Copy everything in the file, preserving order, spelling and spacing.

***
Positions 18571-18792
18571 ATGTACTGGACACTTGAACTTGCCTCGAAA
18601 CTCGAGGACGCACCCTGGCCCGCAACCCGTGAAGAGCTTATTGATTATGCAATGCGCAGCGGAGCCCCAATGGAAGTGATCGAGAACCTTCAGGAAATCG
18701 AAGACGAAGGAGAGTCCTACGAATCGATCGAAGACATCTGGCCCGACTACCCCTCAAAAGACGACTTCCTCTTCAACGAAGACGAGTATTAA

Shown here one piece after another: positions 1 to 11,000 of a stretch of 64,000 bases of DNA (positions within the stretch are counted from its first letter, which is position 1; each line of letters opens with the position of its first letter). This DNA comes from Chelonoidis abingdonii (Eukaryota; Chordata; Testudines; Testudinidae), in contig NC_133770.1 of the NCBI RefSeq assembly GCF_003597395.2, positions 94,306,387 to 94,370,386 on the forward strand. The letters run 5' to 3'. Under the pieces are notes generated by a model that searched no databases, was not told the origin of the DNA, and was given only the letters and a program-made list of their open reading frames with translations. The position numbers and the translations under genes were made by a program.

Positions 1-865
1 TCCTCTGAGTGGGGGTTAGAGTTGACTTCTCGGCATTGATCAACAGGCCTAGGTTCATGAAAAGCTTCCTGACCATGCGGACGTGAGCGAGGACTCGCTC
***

Positions 18571-18792
18571 ATGTACTGGACACTTGAACTTGCCTCGAAA
18601 CTCGAGGACGCACCCTGGCCCGCAACCCGTGAAGAGCTTATTGATTATGCAATGCGCAGCGGAGCCCCAATGGAAGTGATCGAGAACCTTCAGGAAATCG
18701 AAGACGAAGGAGAGTCCTACGAATCGATCGAAGACATCTGGCCCGACTACCCCTCAAAAGACGACTTCCTCTTCAACGAAGACGAGTATTAA

Shown here one piece after another: positions 1 to 11,000 of a stretch of 64,000 bases of DNA (positions within the stretch are counted from its first letter, which is position 1; each line of letters opens with the position of its first letter). This DNA comes from Chelonoidis abingdonii (Eukaryota; Chordata; Testudines; Testudinidae), in contig NC_133770.1 of the NCBI RefSeq assembly GCF_003597395.2, positions 94,306,387 to 94,370,386 on the forward strand. The letters run 5' to 3'. Under the pieces are notes generated by a model that searched no databases, was not told the origin of the DNA, and was given only the letters and a program-made list of their open reading frames with translations. The position numbers and the translations under genes were made by a program.

Positions 1-865
1 TCCTCTGAGTGGGGGTTAGAGTTGACTTCTCGGCATTGATCAACAGGCCTAGGTTCATGAAAAGCTTCCTGACCATGCGGACGTGAGCGAGGACTCGCTC